Wynwood Factory Fresh La Granada | Cigar Review

Wrapper: Honduran
Binder: Honduran Corojo
Filler: Honduran Habano, Honduran Ligero, Honduran Pelo de Oro
Size: 5.5 x 46 “Corona”
Body: Medium
Price: $9.95 MSRP


Today we take a look at Wynwood Factory Fresh La Granada cigars.

From Cigar Aficionado:
“The Wynwood Cigar Factory is moving. The small, colorful factory, which presently is located in the Wynwood Art District of Miami, will be folded into the Doral, Florida, headquarters of Fabricas Unidas. The move follows the breakup of founding Wynwood partners Christian Eiroa and Robert Caldwell.

“Caldwell left the operation in September, and at the time Eiroa said his leaving would not have “a significant impact” on the operations in Miami.

“This week, Eiroa said his plans for Wynwood had changed.

“We’re consolidating,” he told Cigar Insider. “The location is not a compatible location.” Eiroa has a host of cigar brands managed under the Fabricas Unidas umbrella. In addition to Wynwood’s Factory Fresh Coneja, Rout and Granada, there is also Asylum, CLE and Eiroa.

“Eiroa said he planned to continue making the same cigars that Wynwood rolled, but to do it in Doral, where his Fabricas Unidas is headquartered. He said he was in the process of preparing the headquarters to have space for the half-dozen rollers currently working at Wynwood.

“Eiroa insisted that the Wynwood concept would continue, even though it’s in a new location.

“We’ll still keep using that name. The Wynwood project is alive as long as the visas for the rollers is alive.” The six rollers working at Wynwood now are citizens of Honduras.

“The Wynwood building has been placed up for sale, but Eiroa said cigars would still be rolled there while he made his preparations in Doral. He estimated that it might take until November or December for the move to be complete.”

The cigar comes in four sizes: Corona, Short Robusto, Toro, and Grande. Prices range from $7.60-$10.00 depending on size and before your 10% discount using Katman10 coupon code at checkout…plus free shipping.

From Wynwood cigars:
“Traditionally, cigars are made and sent to an aging room where they will sit for a period of 4 – 6 weeks. This is the way it has been done for many years but there is one major flaw: The cigars then leave that “safe” environment and travel to different conditions across the world, whether it be dry climates, humid areas, or the heat and cold. Each one of these different situations affect the way your cigars will taste and smoke.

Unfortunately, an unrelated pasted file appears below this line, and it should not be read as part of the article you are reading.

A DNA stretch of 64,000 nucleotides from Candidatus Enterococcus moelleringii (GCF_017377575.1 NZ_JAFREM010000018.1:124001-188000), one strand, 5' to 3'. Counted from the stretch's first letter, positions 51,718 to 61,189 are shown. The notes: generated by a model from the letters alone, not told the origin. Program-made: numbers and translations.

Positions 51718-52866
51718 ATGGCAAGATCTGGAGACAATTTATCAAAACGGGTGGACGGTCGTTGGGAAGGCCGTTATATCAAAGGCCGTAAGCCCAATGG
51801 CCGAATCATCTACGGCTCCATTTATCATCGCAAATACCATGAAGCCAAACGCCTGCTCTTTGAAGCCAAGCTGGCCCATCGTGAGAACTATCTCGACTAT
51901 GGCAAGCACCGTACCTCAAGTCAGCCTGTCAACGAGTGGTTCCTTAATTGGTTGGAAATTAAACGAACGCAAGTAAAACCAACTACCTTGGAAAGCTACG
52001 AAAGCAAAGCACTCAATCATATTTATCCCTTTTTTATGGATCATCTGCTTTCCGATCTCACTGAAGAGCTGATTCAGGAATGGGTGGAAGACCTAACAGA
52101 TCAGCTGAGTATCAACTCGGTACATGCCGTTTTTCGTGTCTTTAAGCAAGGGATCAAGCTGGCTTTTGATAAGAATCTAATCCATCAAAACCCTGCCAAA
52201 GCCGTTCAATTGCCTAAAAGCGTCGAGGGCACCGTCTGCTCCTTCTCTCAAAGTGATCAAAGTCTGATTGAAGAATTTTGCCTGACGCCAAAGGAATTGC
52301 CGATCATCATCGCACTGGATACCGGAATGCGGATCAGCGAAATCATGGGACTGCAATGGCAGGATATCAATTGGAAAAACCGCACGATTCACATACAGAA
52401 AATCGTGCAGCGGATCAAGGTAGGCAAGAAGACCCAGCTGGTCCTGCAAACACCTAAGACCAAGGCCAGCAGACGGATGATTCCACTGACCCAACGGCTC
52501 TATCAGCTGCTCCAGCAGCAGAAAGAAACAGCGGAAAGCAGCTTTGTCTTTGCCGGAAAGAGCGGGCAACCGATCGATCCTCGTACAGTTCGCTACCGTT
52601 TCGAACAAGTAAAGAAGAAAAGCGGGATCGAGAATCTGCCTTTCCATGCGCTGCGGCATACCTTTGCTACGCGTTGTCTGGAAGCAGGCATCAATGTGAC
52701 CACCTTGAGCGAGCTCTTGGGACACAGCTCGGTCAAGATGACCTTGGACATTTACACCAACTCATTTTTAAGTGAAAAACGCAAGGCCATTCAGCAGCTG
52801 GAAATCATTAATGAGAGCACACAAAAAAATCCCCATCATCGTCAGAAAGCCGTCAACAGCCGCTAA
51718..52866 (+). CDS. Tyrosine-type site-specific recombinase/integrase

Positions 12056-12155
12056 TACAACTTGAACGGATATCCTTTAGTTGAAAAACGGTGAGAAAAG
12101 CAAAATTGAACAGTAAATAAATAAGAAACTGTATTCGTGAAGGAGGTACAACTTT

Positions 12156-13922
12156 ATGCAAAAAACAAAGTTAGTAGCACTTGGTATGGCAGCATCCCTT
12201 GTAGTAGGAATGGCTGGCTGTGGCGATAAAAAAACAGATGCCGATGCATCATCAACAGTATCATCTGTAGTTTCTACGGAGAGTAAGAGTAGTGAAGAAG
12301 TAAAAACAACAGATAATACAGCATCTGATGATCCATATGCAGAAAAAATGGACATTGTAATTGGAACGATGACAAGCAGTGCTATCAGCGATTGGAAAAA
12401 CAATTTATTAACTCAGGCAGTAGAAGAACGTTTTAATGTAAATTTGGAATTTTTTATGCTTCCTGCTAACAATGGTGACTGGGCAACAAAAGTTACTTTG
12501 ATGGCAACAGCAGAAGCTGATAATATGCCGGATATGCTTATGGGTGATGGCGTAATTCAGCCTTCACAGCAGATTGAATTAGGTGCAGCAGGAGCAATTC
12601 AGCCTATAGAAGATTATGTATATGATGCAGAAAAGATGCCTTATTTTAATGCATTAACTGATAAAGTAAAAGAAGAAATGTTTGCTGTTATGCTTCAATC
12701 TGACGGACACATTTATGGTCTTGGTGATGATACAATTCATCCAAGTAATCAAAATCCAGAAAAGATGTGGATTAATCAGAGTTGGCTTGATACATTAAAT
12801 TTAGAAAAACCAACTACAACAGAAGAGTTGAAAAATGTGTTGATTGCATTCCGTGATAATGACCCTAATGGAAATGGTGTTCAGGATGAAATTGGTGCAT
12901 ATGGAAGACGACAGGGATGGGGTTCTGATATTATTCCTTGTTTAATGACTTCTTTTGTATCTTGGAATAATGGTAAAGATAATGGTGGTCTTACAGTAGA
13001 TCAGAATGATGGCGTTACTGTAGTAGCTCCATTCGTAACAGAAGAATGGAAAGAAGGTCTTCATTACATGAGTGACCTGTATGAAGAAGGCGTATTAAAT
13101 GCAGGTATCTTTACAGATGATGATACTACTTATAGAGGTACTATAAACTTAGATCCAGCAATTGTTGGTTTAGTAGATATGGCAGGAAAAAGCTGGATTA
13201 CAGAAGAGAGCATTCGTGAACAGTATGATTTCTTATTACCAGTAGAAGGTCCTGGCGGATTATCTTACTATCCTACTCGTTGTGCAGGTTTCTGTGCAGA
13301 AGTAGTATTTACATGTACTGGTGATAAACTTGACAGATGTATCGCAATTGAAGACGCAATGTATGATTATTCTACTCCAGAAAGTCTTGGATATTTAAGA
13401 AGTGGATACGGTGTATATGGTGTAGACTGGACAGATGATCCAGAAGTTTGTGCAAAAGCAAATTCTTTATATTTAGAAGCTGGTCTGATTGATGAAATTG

“We want you to determine exactly how you want your cigars to rest.

Although Wynwood Factory Fresh Cigars are made to be smoked immediately or even within 7 days of their receipt, your preference may be to wait one week, two weeks or a full year. Most appreciate that sweet flavor with that added umph, but the choice is yours. Let them rest on your own terms!”

The cigars are delivered without cellos. Emphasizing the freshness quotient.

The wrapper is a medium brown and mostly a matte finish. There are some large veins and some small veins.

The cap is sloppy and I can’t tell if it has a triple cap or a single cap. The stick is very toothy.

The cigar band is very artsy fartsy. It is also loose and slides up and down the stick at will. This means that the cigar was much plumper when the band was applied and now that the cigar has been exposed to air, it has shrunk some. It has even shrunk in length by 3/8”.

I clip the cap and find aromas of coffee, barnyard, spice, earthy, cedar, and raisins.
Time to light up.

First puffs are a compendium of earth, cherries, red pepper…lots of red pepper, green vegetal element, and sweetness.

I’ve had this stick for about 10 days. Did my usual Dry Box technique. And let it sit on my humidor last night.

I take a sip of Diet Coke and it brings out some creaminess. Cinnamon pops its head up. A nuttiness arrives in the form of hazelnut and almonds…almost marzipan-like.

We’ve all smoked green cigars and I was concerned all I would taste is hay and barnyard; but far from it. It is a flavor bomb at the ½” burned mark.